Dance review: American Ballet Theatre premieres ‘Firebird’ in O.C.
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With his characteristic blend of sensitive classicism and impish humanity, choreographer Alexei Ratmansky has updated the iconic “Firebird” into an extravagant and fanciful adventure for American Ballet Theatre.
The one-act ballet had its world premiere Thursday at Segerstrom Center for the Arts on an abundant triple bill that also featured the local premiere of Christopher Wheeldon’s “Thirteen Diversions” (2011) and “Duets” (1980) by the late Merce Cunningham.
It was “Firebird,” however, that was most anticipated, both for its theatrical significance and for Ratmansky’s past successes in re-envisioning the Russian repertory. Choreographer Michel Fokine’s 1910 original –- sometimes called an anti-classical ballet for its then-unorthodox steps and costumes, and for Igor Stravinsky’s masterful score -– was one of the glory productions of Diaghilev’s Ballets Russes.
This new version, a co-production shared by Dutch National Ballet and ABT, where Ratmansky is artist in residence, is a pop-up book of bold wonderment. It is respectful of fairy tale details but has an earthly touch and an often-amusing spin on minutiae. Ivan, a very human hero, bumps headfirst into a tree. It’s the Maidens who covet the apples in this magical garden, not the Firebird, and when they offer them en masse to Ivan, we’re reminded of a different story. Scenic designer Simon Pastukh brilliantly conceives a forest of thick, ominous trees with spiky, finger-like branches topped with red leaves and spewing smoke. Wendall Harrington’s digital projections carry the pictures into infinity. Designer Galina Solovyeva dresses the cast of 36 in bright but unpretentious costumes and striking headpieces.
Ratmansky cleaves to the libretto’s spirit and intention, but some of his narrative shifts have mixed choreographic results. Rather than one Firebird, Ratmansky introduces a male and female flock. They clutter the stage, diluting the dancing’s patterns and the entrance of his lead Firebird, who on Thursday was the always powerful Natalia Osipova; she looked uncomfortable throughout the ballet, an unexpected twist for this excellent Russian ballerina. A pas de quatre intended as a psychological show of wits was a May dance of shifting partnerships for the sorcerer Kaschei, Ivan, Firebird and Maiden, without real focus.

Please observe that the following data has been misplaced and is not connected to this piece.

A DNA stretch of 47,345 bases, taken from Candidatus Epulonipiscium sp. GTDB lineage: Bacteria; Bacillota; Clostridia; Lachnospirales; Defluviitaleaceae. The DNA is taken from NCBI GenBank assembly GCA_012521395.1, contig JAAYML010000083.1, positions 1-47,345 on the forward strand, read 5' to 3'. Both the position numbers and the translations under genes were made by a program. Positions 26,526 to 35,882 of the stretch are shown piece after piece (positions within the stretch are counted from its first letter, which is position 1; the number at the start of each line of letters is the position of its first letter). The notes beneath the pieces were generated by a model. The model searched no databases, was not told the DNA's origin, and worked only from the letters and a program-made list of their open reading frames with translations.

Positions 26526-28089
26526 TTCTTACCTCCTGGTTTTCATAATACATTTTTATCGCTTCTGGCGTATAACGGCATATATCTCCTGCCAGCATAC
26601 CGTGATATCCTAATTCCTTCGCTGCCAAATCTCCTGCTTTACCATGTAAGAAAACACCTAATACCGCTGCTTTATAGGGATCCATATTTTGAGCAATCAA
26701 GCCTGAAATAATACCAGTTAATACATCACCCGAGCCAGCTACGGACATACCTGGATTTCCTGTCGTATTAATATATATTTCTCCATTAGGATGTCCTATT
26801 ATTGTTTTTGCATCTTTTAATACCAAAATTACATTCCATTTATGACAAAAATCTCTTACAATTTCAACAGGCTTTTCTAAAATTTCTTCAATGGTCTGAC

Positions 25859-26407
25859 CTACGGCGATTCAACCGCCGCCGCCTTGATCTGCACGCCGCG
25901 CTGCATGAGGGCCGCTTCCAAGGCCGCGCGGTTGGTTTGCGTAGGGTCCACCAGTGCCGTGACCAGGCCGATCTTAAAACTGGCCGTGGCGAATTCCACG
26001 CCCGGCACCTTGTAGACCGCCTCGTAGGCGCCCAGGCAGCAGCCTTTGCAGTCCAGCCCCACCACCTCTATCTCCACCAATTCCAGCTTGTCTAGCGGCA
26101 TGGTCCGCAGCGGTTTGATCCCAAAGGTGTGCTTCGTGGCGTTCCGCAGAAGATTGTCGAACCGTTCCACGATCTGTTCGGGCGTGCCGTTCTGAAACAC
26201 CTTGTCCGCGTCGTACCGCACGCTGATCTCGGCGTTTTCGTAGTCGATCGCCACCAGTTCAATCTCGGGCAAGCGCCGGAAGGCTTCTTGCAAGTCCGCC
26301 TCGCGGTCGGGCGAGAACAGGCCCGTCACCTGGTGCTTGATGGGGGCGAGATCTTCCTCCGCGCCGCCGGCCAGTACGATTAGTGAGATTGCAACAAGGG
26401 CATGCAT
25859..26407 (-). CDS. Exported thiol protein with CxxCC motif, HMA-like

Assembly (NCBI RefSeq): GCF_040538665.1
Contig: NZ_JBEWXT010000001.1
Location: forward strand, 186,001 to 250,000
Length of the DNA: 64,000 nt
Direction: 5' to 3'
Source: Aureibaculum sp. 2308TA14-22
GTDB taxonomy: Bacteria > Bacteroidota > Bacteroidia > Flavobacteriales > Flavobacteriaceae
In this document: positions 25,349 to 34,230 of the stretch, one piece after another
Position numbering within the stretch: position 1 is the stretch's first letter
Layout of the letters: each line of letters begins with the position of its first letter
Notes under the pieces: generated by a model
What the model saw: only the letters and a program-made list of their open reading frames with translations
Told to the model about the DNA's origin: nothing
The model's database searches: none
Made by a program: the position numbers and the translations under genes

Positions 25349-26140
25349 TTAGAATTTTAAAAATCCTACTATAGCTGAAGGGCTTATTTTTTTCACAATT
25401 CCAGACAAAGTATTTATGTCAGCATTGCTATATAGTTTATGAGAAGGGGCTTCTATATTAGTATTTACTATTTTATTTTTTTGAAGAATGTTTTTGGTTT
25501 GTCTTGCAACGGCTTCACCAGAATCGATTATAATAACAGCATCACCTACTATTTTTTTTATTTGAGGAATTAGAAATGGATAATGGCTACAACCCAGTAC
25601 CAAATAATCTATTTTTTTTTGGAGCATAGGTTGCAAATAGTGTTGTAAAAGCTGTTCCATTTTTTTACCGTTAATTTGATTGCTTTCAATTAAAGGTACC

Ivan’s interactions with the Maidens, transformed into enchanted forest nymphs in green party dresses, was a hilarious highlight. The night’s other pure delight was the against-type casting of David Hallberg as Kaschei. Hallberg was a reptilian force, owning the stage in black cape and green-tinged wig. Soloist Simone Messmer was a charming and deft comedian as the Maiden, while Marcelo Gomes once again shined as a witty and debonair leading man.
The Stravinsky score sounded a might thin but was still played to glorious effect by the Pacific Symphony musicians, Ormsby Wilkins conducting.
In “Thirteen Diversions,” Wheeldon created a flowing but repetitive piece inspired by Benjamin Britten’s Diversions for Piano and Orchestra, Opus 21. Four solo couples (dressed in white) and a corps of 16 (in black) rocketed about the stage in waves of leaping and high kicks, frequently performed in canon to the music (Charles Barker conducting). Brad Field’s lighting designs shifted for each section and Wheeldon played half-heartedly with shadows and space.
Misty Copeland stood out for her aggressive, full-body attack, while Stella Abrera and Eric Tamm executed a lovely duet.
Cunningham’s “Duets,” as its name implies, was all about dancing à deux, and the highlight was seeing familiar ABT dancers in a new stripped-down setting. Former Mariinsky ballerina Veronika Part was a particular delight, her long limbs scooping out space. Likewise, Paloma Herrera pared motion to its essence, leaping onto Patrick Ogle’s back with ease.
Warts and all, this was a program worthy of repeated viewings.
-- Laura Bleiberg
American Ballet Theatre, Segerstrom Center for the Arts, 600 Town Center Drive, Costa Mesa. 7:30 p.m. Friday and Saturday, 2 p.m. Saturday and Sunday. $16-$120. (714) 556-2787 or www.scfta.org